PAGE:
Californians Are Flocking to Texas, But, Hard as Rick Perry May Try, Their Businesses Aren't
Governor Rick Perry is in California this week as part of his campaign to lure businesses to Texas, attempting to finish in person what his radio ads started.
In an interview with the San Jose Mercury News Perry said that California Governor Jerry Brown's comments that Perry's radio ad was "a fart" gave the campaign a lot of publicity. Which is fair since it's not every day an elected official publicly references farts. Perry, who is nothing if not sophisticated, proceeded to make reference to Texas' collective ass:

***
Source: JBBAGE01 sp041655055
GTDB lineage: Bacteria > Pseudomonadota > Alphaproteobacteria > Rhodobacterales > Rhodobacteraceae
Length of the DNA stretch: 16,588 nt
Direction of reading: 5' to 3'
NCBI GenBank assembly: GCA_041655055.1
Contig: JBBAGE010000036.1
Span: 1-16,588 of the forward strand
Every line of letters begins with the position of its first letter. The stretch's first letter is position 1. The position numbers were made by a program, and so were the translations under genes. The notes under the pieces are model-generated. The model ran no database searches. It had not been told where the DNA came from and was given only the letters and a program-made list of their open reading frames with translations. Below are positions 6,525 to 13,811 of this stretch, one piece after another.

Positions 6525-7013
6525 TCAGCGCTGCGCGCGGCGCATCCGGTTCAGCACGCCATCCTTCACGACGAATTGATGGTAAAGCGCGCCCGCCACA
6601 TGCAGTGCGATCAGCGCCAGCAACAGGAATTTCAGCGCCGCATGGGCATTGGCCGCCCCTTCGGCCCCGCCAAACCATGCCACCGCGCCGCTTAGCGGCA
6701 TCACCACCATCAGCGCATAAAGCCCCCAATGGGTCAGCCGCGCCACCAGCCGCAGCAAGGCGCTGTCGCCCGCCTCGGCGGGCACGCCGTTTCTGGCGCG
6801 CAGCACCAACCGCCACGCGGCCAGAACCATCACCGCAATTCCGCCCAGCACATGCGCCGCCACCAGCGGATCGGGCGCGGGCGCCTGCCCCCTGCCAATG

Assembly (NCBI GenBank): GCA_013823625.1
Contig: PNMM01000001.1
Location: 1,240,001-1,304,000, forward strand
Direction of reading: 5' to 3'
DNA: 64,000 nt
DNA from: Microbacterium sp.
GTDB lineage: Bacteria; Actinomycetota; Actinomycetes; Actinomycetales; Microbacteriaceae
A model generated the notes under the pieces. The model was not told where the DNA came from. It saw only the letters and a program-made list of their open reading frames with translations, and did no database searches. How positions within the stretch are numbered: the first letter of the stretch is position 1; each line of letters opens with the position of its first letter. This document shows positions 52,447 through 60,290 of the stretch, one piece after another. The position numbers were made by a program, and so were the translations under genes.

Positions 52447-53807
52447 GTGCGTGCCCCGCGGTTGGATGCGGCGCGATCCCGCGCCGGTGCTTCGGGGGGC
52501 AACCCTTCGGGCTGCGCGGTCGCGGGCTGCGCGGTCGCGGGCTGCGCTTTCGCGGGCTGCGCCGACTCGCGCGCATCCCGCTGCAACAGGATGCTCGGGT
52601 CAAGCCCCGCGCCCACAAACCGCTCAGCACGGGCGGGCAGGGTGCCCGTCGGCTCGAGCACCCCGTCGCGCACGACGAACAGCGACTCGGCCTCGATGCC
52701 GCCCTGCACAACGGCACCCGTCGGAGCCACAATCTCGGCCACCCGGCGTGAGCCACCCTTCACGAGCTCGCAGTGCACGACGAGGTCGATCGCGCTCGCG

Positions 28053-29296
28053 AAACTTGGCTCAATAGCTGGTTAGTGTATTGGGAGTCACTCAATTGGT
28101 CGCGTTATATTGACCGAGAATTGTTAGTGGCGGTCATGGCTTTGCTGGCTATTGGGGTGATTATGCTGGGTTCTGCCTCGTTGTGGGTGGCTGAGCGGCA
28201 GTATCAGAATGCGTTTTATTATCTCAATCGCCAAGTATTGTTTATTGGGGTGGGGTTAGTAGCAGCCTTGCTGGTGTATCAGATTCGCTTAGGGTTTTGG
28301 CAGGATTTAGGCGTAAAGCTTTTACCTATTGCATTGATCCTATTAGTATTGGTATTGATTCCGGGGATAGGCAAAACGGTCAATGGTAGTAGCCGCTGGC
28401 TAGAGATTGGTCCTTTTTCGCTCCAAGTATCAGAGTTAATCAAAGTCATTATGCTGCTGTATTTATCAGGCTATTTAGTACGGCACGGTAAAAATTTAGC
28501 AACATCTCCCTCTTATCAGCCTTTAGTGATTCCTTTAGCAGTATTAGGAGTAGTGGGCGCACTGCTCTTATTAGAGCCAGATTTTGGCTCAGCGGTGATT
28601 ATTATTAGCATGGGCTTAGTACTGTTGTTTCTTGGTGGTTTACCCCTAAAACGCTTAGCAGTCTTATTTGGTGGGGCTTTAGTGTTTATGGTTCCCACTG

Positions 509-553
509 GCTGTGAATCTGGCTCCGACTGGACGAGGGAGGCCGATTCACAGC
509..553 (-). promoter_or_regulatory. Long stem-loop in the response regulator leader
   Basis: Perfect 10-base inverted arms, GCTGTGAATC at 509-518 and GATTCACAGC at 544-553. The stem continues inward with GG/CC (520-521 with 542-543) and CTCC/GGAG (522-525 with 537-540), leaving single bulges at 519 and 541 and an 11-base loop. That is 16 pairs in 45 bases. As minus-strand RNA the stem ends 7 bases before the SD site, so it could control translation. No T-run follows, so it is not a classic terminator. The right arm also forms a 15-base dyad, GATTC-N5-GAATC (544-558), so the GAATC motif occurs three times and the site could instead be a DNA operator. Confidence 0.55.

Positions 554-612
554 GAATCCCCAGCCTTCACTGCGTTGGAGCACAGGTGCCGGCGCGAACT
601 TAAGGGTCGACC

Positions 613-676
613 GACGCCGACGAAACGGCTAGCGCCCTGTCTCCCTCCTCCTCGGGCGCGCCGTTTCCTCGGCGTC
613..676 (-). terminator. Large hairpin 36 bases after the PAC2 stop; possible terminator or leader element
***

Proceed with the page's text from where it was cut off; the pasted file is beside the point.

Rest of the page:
Perry did not disclose the names of the businesses he was meeting with and will not hold public events, but he was more than eager to pump up what he described as the Lone Star State's best qualities for business: low taxes, few regulations and lenient labor laws, which he said California lacks.
"Twelve years ago, California wasn't looking over its shoulder," he said. "They're not looking over their shoulder now -- they're looking at our backside."
But for all its business-friendliness, Texas is syphoning more lower-income households from the Golden State than it is jobs. According to the chief economist for the real estate site Trulia, typically California loses a net total of 9000 jobs each year. That isn't much of a dent in a state economy of 18 million jobs.
But in 2011, 120 people left California for every 100 that moved there, and those people were largely from households making less than $60,000 a year. Texas is among the five states with the biggest influx of people from California, though that might change after they see Perry in person.